The house already was listed and other offers had been made, but the Brombergs hadn’t responded to any. About a month after making a “low-medium” offer, he says, the Pattersons and their children were summoned to the Highland Park home of Arthur Bromberg and his wife for a face-to-face meeting.
“At the end of the meeting, they told us, ‘We’ll accept your offer,’ ” Patterson says. “They were looking for somebody who really wanted the house, who wanted to fix it up, to preserve it.”
They family made good on their promise, tending to the overgrown property and dilapidated house for nearly four years before moving in.
“My wife was meticulous and didn’t miss a beat on the restoration,” he says.
Patterson still chokes up when he talks about Gail. They had only five years to enjoy the fruits of their labor at Wendover. In 2009, she died in an automobile accident on the icy roads of New Mexico.
“What we missed was our happily ever after once we did all the work,” he says.
His wife loved history and preservation. And Patterson loved his wife, who imbued her husband with her passion for history. After Gail’s death, he didn’t consider moving from the home filled with their memoires.
“It was about my kids,” he says. “I wanted them to have as much stability as they could. I didn’t even ask the question then. It didn’t even cross my mind.”
More than seven years later, he’s still not interested in leaving.
“I just love the house. It’s so easy and convenient and beautiful,” Patterson says. “I feel like this is kind of a respite from the busyness of the world. You come in here, and you feel like you’re in the country. I know Mrs. Bromberg enjoyed that — that’s why she lived there until she was 96.”
He doesn’t think he’ll stay for that long, however. Patterson is now an empty-nester; his son is in college and his 25-year-old daughter is on the board of Preservation Dallas, following in her mother’s footsteps. The property will eventually be theirs, he says.
He has considered some other uses for it. “It’s a great party house,” he says, and it was built the same year as the Camp house at the Dallas Arboretum, a frequent venue for wedding receptions and glitterati events. Ford and Staub, the architect of the Camp house, had similar styles, he says. Both houses were designed to maximize breezes in an era that preceded air-conditioning, and with patios that open onto the grounds for entertaining.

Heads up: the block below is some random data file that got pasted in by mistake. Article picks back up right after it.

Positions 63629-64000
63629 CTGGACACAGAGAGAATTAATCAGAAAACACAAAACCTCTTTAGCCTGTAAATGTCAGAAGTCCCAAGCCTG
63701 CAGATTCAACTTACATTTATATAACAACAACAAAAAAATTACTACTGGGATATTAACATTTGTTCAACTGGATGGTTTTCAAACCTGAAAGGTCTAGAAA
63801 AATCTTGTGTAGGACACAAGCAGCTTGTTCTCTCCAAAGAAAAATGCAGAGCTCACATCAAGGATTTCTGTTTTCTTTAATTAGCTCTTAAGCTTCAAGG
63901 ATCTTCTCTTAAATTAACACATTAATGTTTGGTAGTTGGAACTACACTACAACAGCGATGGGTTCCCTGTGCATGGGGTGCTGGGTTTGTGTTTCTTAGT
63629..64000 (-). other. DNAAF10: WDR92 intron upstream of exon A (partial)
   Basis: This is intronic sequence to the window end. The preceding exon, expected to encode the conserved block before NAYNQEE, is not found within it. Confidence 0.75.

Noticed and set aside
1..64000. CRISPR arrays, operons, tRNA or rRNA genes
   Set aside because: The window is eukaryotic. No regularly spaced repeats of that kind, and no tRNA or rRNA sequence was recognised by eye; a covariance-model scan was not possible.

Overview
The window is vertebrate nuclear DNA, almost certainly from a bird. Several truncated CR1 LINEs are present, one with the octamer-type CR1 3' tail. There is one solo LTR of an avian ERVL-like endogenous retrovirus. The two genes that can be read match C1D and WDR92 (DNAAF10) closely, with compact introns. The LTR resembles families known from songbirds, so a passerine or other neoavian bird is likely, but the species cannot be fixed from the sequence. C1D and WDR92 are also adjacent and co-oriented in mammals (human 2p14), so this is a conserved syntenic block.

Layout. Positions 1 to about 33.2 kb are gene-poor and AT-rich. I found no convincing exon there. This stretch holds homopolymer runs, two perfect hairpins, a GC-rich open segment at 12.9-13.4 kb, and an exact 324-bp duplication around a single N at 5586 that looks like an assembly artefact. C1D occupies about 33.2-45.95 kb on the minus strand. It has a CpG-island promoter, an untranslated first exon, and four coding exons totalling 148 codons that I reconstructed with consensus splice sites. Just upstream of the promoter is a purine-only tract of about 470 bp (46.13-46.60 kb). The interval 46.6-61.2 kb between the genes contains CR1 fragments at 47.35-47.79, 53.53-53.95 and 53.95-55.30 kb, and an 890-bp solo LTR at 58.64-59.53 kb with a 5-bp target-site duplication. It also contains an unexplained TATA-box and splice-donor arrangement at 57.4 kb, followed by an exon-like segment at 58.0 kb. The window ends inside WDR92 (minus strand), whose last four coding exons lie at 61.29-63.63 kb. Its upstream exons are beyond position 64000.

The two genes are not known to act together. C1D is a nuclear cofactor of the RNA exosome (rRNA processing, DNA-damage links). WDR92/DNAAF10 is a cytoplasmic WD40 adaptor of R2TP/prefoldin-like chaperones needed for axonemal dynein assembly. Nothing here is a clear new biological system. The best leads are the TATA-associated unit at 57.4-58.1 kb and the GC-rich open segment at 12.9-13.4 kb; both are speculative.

Just as the Brombergs regularly hosted charity fundraisers, especially for the art world, Patterson, too, offers his home as a charity venue and opens it up on home tours. It was featured on the Lakewood Home Tour last fall. His girlfriend is Mary McDermott Cook, who chairs the Trinity Trust and operates her family’s Eugene McDermott Foundation from her angular, energy-efficient hilltop home behind the Belmont Hotel in West Dallas — “so we have the city house and the country house,” he quips. Cook, too, is a frequent party host.
“It’s become part of what we do,” he says. “I do it because it’s fun; she does it because she’s a philanthropist.”
He wonders if his residence may one day be Lakewood’s version of the Aldredge House on Swiss Avenue, which was bequeathed to the Dallas County Medical Society Alliance. The alliance rents it as a wedding venue and also makes it available for neighborhood meetings and nonprofit events.
Patterson at one point looked into the possibility of turning the property into a 10-acre sculpture garden, a sort of Nasher outpost or “mini arboretum.”
“But as we started digging into it, we said, ‘Lakewood’s never gonna go for it,’” he says. “They would hate it.”
Patterson doesn’t know what exactly the future of his land holds. He takes notice of the real estate changes between his former Swiss Avenue neighborhood and Downtown — “the inexorable march toward modernization and density, and there’s nothing we can do about it,” he says.
That won’t happen to the Bromberg house, he is confident.
“The difference in Lakewood is we’re surrounded by dense single-family homes, and it’s a community that protects its single-family homes,” he says.
Not to mention the protections the Brombergs and the Pattersons worked to put into place. Deed restrictions decree that if anyone breaks the covenants protecting the architecture, the interior details, even the house’s relationship to the natural environment, the property may revert to Southern Methodist University.
“The houses that are architecturally significant and can stand the test of time, those houses will be protected and others will not be,” Patterson says. “A lot of the architectural treasures of the city have been lost, but this house is not going to be one of them.”